I have always been interested in both the practical arts and history, so when I started university I was drawn towards a double major in the History of Art and Archaeology. Art History, in particular, has given me the chance to explore how different artists creatively express their ideas. Because art has been produced across human history, through studying this medium I have gained an understanding of historical and contemporary environments. I am also intrigued by the ability of art to not only to be interpreted differently, but also to transcend barriers posed by language, by communicating visually, tactilely and often through smell, taste and sound.
Through my Art History degree I have studied a diverse range of artists, art periods and artistic mediums. In doing so, Art History has allowed me to discover what areas of the visual arts I wish to pursue during my studies.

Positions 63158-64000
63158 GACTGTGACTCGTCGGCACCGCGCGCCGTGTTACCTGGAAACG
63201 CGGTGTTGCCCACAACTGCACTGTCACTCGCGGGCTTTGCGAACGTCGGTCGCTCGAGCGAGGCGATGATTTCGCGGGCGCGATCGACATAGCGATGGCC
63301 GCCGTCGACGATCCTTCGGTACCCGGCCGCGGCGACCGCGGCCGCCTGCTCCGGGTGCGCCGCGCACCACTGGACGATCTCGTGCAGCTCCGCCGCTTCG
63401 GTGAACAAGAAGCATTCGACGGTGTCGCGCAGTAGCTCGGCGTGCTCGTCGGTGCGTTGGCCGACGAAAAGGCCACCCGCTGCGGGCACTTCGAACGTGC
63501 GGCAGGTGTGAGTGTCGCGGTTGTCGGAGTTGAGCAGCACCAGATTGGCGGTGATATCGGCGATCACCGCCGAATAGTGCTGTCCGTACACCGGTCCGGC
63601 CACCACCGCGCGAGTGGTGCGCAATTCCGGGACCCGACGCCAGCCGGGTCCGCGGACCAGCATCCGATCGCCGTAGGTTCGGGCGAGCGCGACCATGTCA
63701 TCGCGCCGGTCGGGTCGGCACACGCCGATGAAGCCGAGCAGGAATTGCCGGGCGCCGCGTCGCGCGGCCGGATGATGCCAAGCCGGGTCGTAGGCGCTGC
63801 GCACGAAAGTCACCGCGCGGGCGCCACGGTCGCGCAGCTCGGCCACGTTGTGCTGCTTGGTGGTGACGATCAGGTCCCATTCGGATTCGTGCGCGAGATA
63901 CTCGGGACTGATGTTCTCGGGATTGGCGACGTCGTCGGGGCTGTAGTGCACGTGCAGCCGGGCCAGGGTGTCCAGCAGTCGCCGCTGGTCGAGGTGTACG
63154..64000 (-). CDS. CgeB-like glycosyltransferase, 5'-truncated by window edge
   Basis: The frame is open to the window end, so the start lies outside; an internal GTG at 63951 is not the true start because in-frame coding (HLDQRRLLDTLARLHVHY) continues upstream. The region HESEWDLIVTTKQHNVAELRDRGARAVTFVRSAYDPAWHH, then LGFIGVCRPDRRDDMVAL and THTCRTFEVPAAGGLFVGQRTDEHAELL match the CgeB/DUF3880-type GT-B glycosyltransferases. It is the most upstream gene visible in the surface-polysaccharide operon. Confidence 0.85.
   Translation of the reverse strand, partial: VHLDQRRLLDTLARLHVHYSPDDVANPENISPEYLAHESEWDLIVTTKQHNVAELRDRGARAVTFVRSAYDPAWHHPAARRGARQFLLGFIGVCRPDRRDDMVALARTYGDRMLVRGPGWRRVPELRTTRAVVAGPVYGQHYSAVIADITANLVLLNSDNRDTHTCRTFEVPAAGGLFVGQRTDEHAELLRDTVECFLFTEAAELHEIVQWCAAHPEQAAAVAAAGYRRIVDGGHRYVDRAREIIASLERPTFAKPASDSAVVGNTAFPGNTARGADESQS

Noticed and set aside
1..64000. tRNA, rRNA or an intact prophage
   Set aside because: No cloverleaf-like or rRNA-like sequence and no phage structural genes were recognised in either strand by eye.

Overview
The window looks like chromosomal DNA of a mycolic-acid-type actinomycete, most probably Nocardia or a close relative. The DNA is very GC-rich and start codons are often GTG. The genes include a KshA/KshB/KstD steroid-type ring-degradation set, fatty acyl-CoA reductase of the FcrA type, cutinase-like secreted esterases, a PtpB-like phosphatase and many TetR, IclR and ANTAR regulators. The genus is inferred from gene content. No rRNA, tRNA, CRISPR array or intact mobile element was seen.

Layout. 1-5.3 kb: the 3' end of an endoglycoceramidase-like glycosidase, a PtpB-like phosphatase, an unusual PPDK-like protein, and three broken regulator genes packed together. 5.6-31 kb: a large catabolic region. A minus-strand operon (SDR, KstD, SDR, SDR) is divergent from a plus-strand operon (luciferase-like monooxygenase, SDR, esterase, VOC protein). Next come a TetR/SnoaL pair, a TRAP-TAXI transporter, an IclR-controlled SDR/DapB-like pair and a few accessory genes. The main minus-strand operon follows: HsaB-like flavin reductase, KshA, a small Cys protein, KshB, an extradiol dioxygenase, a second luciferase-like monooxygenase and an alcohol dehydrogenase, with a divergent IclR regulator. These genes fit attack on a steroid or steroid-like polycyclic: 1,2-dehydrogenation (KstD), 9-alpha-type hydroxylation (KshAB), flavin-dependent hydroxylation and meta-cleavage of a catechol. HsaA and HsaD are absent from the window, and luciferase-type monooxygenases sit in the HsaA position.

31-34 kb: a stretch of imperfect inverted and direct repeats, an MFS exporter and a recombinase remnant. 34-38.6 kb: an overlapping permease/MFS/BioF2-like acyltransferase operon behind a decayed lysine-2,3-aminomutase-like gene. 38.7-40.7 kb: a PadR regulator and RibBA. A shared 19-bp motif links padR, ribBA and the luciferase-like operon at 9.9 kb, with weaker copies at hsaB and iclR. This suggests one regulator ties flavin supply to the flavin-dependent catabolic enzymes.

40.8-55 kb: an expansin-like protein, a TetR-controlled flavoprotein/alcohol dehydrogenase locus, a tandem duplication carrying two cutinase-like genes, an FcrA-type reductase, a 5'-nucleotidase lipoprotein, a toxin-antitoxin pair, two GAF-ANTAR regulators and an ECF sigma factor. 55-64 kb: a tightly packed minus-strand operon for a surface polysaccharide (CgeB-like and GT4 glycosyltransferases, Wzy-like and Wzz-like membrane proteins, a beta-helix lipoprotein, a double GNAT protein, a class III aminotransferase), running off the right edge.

Several field trips to galleries around the city have given me the chance to study physical art works located within Perth. Here I have found an appreciation for Perth art collections and exhibitions. Talks from curators and successful individuals within the arts offer first-hand accounts on curatorial and conservational roles, which have increased my understanding of future employment. This aspect of practical immersion is an exciting inclusion to my studies at the University of WA. For example, through my Archaeology degree I travelled to the Burrup Peninsula to record Indigenous rock art.
Both my Art History and Archaeology majors offer volunteer prospects, which are great practical learning experiences that help you develop skills for postgraduate studies and professional practice.